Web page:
4. What’s the plan for the time on site? The very nature of short-term missions means that good use of the time is critical. Showing up to “do whatever the missionary wants” is simply a way to shift all the responsibility on the local people to do all the thinking and preparation.

5. Have the workers prepared to go? Let’s Start Talking provides all workers with a minimum of 20 hours of preparation. Our college students receive more like 50 hours for their mission projects. There are good resources out there for individuals and groups to use in preparation.  Don’t reinvent the wheel. Use the expertise of short-term mission leaders with lots of experience.

6. Is the cost appropriate? I do not believe at all in the “most bang for the buck” model of missions—but we will talk about that later.  But I also know that spending $3000/person for a five-day short-term mission project when two of the days are mostly getting to and from the site does not appear on the surface to be a wise use of that money.  Church leaders should weigh the costs against all of the outcomes, then make a prayerfully informed decision.

Next, I’ll offer a few tips for those trying to decide about a short-term mission trip—or not!

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One of my favorite heroes of faith is the Thai minister of a church in Bangkok, who truly understands that there is not a distinction between mission field churches who are “receivers” of missions and churches who are “doers” of missions.  Although working in Thailand, itself a Buddhist country and the object of mission work, the Thai churches that he has planted are reaching out in Laos and Myanmar—and he has plans and dreams for preaching to the 40 million Thai-language Chinese people.

We know a church in Moscow, less than twenty years old itself, who is launching a mission effort into Istanbul, Turkey. Singaporean Christians are sending missionaries into Cambodia and China, while Christians from Ghana have planted large congregations in Western Europe.

One of the most impressive examples of great churches focusing outside, not in, is the Back To Jerusalem movement among Chinese Christians.  Christians from Mainland China have committed to send each other into ALL the countries of the countries, where 90% of the non-Christians of the world live.

If you go to the question and answer pages for mission efforts like Back To Jerusalem, the first question is always: why are you sending people other places; don’t you have enough to do at home? Every missionary and every mission-minded church has been confronted with the same question.  Here is my answer: Of course, the Great Commission includes home, but who will share the Good News with the billions who have never heard of Jesus, if the biggest churches with the most Christians in every country all stay home??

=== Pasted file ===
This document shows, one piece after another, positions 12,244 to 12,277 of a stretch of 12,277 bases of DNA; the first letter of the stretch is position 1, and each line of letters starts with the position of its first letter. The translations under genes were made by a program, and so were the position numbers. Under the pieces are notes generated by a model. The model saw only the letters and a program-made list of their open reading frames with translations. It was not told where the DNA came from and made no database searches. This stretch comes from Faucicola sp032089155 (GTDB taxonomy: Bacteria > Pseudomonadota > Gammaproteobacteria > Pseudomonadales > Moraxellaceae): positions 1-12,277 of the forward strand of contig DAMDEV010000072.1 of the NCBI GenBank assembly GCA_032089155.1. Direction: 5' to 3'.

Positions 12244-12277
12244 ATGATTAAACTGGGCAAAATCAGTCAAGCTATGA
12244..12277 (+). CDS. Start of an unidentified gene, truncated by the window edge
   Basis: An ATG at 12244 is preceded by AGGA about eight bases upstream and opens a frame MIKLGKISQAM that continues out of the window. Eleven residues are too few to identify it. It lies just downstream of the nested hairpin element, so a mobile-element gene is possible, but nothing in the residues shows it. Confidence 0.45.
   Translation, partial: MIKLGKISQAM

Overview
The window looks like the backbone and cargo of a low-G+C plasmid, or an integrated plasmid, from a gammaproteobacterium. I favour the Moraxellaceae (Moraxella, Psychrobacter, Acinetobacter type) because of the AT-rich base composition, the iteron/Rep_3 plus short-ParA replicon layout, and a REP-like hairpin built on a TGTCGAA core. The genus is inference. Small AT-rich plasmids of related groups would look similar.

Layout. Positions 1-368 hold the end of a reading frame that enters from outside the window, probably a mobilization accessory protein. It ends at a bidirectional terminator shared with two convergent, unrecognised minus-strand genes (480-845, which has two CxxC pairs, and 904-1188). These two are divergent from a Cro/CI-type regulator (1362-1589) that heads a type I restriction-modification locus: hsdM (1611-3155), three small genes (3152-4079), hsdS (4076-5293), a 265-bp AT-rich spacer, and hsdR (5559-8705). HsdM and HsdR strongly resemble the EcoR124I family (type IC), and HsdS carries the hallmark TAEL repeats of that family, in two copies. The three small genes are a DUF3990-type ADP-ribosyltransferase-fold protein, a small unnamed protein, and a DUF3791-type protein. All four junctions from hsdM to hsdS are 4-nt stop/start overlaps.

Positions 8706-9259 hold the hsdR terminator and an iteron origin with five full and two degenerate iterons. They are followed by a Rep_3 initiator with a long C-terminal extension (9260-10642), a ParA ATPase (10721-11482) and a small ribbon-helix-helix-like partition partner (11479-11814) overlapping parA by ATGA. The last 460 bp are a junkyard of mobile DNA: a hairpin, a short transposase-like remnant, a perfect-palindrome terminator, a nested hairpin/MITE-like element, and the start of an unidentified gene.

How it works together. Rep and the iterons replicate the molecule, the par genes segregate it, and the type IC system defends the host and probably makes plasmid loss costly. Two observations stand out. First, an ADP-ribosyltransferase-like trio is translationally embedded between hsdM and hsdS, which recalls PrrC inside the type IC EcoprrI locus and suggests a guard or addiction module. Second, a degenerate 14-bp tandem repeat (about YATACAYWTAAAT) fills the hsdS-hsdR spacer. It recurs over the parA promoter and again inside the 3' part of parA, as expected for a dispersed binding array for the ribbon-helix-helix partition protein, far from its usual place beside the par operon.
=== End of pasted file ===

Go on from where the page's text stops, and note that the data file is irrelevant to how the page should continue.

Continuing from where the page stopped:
Great churches—wherever they are and whatever size they may be—understand that they are a part of the call to the Body of Christ to “go into the entire world.” Here are some practical suggestions for leading your church to go into the entire world:

  1. Put the whole world on display. What do your members really know about your own mission work? What do they know about the persecuted church? What do they know about the inspiring mission efforts of Christians around the world?  If your members are ill-informed, then they are uninspired. What can you do to change this?
  2. Talk about world Christians. Many of my personal heroes of faith are men and women that are virtually unknown in the United States. They do not make the lectureship circuits, they are not widely published, they are not center page spreads for Christian newspapers. If you are a church leader, you should get out, meet these unknown heroes, then come home and talk about them!
  3. Avoid protectionism. The era of allowing foreign evangelists and missionaries to talk, to preach, to show their slides in our assemblies has been over for decades. Most leaders decided their members needed protecting, although it may have been more motivated by efforts to keep their contributions at home.  Don’t be afraid. Raise the vision for global work by providing platforms—often—for those who are going out from among us!! Don’t be afraid. The local work will grow as people’s vision for the world grows.
  4. Abandon the idea of “mine” and “God’s”: Our members travel. We fly, we cruise, we RV, we camp, we hike, we backpack, we tour.  How can we give this part of our lives more to the Will of God instead of thinking of it as OUR special time?  At LST, we hear constantly from adult Christians who take their two-week vacation and go somewhere to share their faith that it was work, BUT it was the most re-creational activity they have ever done.  Great churches help their members give all of their life in God’s work.
  5. Great churches have leaders who GO! I really believe that every preacher/minister, every church leader would be a greater leader and better able to inspire if he/she would regularly be personally involved in evangelistic mission efforts—preferably outside of their own culture.

Great churches understand that they are not exempt from going into the entire world.

 

Next:  Great churches understand the relationship between benevolence and evangelism!